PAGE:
Upon entering the cottage with the red drapes Cooper takes the needle off the record and stated “Always music in the air.”

There is “always music in the air” in the scenes involving Leland. He enters the function room of the Great Northern. As he runs his hand over his hair the audio fills with a sudden gust of air which must somehow be related to the woods – I’m not going to dwell on that though. He continues to enter some kind of trance and as the music comes from nowhere Leland for the third tome this season, dances away his grief. Or is the music a distraction to ground Leland and to quash Bob?

Episode 7 (Season One, Episode 8)

Audrey follows in Cooper’s footsteps as she launches her own investigation. Her character is very similar to Jeffrey from Blue Velvet (1986). Her investigation is led by her lust for Cooper, a father figure. Jeffery was spurred on by his attraction to Dorothy, a mother figure. Both discover information by hiding in closets, and have voyeuristic tendencies.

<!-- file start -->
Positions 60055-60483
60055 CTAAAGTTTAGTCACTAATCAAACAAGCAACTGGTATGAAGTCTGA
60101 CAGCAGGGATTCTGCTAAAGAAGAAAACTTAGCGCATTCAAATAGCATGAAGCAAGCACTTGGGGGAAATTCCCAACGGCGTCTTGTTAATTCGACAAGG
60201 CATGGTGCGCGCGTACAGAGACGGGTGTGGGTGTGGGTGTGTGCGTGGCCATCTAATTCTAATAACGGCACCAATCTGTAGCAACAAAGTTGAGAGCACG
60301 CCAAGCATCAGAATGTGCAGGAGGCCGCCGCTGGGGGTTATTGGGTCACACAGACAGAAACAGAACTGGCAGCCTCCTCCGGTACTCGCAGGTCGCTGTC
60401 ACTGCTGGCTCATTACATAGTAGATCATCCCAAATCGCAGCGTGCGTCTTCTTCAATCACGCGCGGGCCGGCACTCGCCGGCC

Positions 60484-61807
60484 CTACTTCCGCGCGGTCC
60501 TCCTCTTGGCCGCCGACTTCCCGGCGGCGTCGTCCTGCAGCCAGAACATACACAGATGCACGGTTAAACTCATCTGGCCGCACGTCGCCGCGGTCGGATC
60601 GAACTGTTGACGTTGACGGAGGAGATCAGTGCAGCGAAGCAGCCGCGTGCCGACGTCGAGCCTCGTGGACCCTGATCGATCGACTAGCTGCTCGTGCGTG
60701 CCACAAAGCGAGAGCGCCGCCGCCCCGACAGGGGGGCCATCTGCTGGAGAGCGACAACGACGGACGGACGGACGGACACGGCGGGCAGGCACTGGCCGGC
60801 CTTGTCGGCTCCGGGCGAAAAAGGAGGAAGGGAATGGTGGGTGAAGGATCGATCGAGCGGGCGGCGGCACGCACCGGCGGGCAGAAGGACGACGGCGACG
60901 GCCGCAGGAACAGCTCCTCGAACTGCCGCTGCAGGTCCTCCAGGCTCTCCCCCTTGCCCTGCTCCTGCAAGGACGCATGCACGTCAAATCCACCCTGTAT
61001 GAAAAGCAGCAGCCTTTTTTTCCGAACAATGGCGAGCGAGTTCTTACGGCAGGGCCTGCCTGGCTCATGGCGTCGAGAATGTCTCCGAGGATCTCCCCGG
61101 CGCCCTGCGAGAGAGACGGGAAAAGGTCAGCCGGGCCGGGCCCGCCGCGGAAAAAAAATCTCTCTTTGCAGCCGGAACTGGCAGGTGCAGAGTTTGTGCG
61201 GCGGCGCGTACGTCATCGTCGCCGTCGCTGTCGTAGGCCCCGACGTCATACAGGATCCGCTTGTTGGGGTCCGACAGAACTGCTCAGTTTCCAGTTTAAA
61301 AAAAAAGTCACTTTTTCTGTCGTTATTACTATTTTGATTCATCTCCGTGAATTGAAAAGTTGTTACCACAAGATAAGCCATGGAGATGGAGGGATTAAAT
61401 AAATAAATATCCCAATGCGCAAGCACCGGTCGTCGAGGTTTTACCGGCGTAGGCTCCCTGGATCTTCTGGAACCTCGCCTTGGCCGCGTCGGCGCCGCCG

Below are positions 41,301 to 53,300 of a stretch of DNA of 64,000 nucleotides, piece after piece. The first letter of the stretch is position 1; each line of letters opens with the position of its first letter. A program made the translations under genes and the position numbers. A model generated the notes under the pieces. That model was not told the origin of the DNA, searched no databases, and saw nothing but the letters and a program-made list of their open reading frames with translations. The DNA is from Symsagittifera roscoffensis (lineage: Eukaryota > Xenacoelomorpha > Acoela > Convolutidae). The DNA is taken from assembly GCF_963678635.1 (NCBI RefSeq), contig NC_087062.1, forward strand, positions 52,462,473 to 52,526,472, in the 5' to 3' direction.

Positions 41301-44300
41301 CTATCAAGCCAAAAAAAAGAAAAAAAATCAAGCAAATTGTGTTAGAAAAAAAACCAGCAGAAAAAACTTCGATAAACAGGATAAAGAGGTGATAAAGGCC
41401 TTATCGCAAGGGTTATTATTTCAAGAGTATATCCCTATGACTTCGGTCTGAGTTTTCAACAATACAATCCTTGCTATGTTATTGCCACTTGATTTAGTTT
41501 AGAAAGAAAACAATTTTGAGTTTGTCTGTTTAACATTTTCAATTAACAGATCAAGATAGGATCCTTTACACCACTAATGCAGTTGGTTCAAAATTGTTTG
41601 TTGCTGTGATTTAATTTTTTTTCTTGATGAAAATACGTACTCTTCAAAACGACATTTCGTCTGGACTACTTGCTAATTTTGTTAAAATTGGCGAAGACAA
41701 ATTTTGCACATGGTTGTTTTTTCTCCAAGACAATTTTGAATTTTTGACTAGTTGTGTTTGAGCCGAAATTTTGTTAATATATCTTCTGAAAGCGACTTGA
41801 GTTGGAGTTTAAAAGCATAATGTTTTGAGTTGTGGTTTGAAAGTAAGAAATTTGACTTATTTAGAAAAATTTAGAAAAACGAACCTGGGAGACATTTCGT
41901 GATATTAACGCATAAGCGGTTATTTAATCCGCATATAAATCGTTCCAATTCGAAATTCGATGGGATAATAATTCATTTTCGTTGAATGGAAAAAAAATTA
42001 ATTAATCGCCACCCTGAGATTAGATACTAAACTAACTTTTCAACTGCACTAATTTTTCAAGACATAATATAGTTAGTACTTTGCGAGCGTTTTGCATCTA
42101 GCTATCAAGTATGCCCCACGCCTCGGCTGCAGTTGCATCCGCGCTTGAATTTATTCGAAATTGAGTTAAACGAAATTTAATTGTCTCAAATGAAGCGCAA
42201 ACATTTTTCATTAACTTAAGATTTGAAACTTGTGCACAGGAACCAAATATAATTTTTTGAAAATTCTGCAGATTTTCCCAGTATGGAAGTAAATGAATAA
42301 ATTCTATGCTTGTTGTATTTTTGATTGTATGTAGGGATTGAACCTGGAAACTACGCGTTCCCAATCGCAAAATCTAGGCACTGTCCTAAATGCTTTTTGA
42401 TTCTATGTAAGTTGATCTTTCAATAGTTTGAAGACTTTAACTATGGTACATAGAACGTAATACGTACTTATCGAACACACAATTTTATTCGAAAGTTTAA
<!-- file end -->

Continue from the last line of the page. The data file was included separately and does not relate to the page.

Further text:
The theme of voyeurism is prominent in this episode particularly at the conclusion. Maddy dressed as Laura is spied on by Bobby through the bushes, as a viewer we watch Bobby through the bushes but then the voyeurism is threefold as our perspective is actually revealed as the point of view of a mysterious third person. Laura mentions a ‘Mystery Man’ on the secret tape. Laura Palmer’s secret tapes come from the source of inspiration, Marilyn Monroe who was also believed to have left secret tapes after her death.

Nadine watches Invitation to Love where a character who has just been shot clings to some red drapes as he falls to the ground.